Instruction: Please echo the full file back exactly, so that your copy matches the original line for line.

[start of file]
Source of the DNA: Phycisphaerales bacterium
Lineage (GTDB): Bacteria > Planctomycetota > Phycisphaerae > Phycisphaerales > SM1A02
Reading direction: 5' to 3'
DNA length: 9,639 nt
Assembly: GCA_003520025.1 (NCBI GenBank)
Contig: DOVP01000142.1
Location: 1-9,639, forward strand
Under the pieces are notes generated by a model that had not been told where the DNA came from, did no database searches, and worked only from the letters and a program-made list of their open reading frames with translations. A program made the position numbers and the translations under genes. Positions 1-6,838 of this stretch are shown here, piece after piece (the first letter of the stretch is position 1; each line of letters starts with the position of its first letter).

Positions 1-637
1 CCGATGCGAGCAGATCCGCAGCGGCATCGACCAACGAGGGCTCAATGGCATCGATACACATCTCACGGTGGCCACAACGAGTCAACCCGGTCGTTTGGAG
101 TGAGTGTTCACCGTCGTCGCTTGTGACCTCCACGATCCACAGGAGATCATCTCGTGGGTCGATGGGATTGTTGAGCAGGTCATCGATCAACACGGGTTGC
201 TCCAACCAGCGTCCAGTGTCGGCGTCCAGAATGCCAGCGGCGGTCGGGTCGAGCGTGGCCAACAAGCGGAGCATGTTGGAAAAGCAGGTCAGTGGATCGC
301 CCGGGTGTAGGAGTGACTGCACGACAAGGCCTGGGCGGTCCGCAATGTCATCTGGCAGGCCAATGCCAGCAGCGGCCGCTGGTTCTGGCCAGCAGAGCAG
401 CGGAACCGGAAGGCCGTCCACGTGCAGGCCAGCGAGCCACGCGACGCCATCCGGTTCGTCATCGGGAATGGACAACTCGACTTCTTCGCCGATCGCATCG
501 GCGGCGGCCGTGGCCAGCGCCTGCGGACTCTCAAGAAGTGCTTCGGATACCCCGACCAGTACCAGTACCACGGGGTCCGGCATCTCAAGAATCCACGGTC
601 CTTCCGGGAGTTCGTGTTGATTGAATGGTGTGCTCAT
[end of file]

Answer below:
Source of the DNA: Phycisphaerales bacterium
Lineage (GTDB): Bacteria > Planctomycetota > Phycisphaerae > Phycisphaerales > SM1A02
Reading direction: 5' to 3'
DNA length: 9,639 nt
Assembly: GCA_003520025.1 (NCBI GenBank)
Contig: DOVP01000142.1
Location: 1-9,639, forward strand
Under the pieces are notes generated by a model that had not been told where the DNA came from, did no database searches, and worked only from the letters and a program-made list of their open reading frames with translations. A program made the position numbers and the translations under genes. Positions 1-6,838 of this stretch are shown here, piece after piece (the first letter of the stretch is position 1; each line of letters starts with the position of its first letter).

Positions 1-637
1 CCGATGCGAGCAGATCCGCAGCGGCATCGACCAACGAGGGCTCAATGGCATCGATACACATCTCACGGTGGCCACAACGAGTCAACCCGGTCGTTTGGAG
101 TGAGTGTTCACCGTCGTCGCTTGTGACCTCCACGATCCACAGGAGATCATCTCGTGGGTCGATGGGATTGTTGAGCAGGTCATCGATCAACACGGGTTGC
201 TCCAACCAGCGTCCAGTGTCGGCGTCCAGAATGCCAGCGGCGGTCGGGTCGAGCGTGGCCAACAAGCGGAGCATGTTGGAAAAGCAGGTCAGTGGATCGC
301 CCGGGTGTAGGAGTGACTGCACGACAAGGCCTGGGCGGTCCGCAATGTCATCTGGCAGGCCAATGCCAGCAGCGGCCGCTGGTTCTGGCCAGCAGAGCAG
401 CGGAACCGGAAGGCCGTCCACGTGCAGGCCAGCGAGCCACGCGACGCCATCCGGTTCGTCATCGGGAATGGACAACTCGACTTCTTCGCCGATCGCATCG
501 GCGGCGGCCGTGGCCAGCGCCTGCGGACTCTCAAGAAGTGCTTCGGATACCCCGACCAGTACCAGTACCACGGGGTCCGGCATCTCAAGAATCCACGGTC
601 CTTCCGGGAGTTCGTGTTGATTGAATGGTGTGCTCAT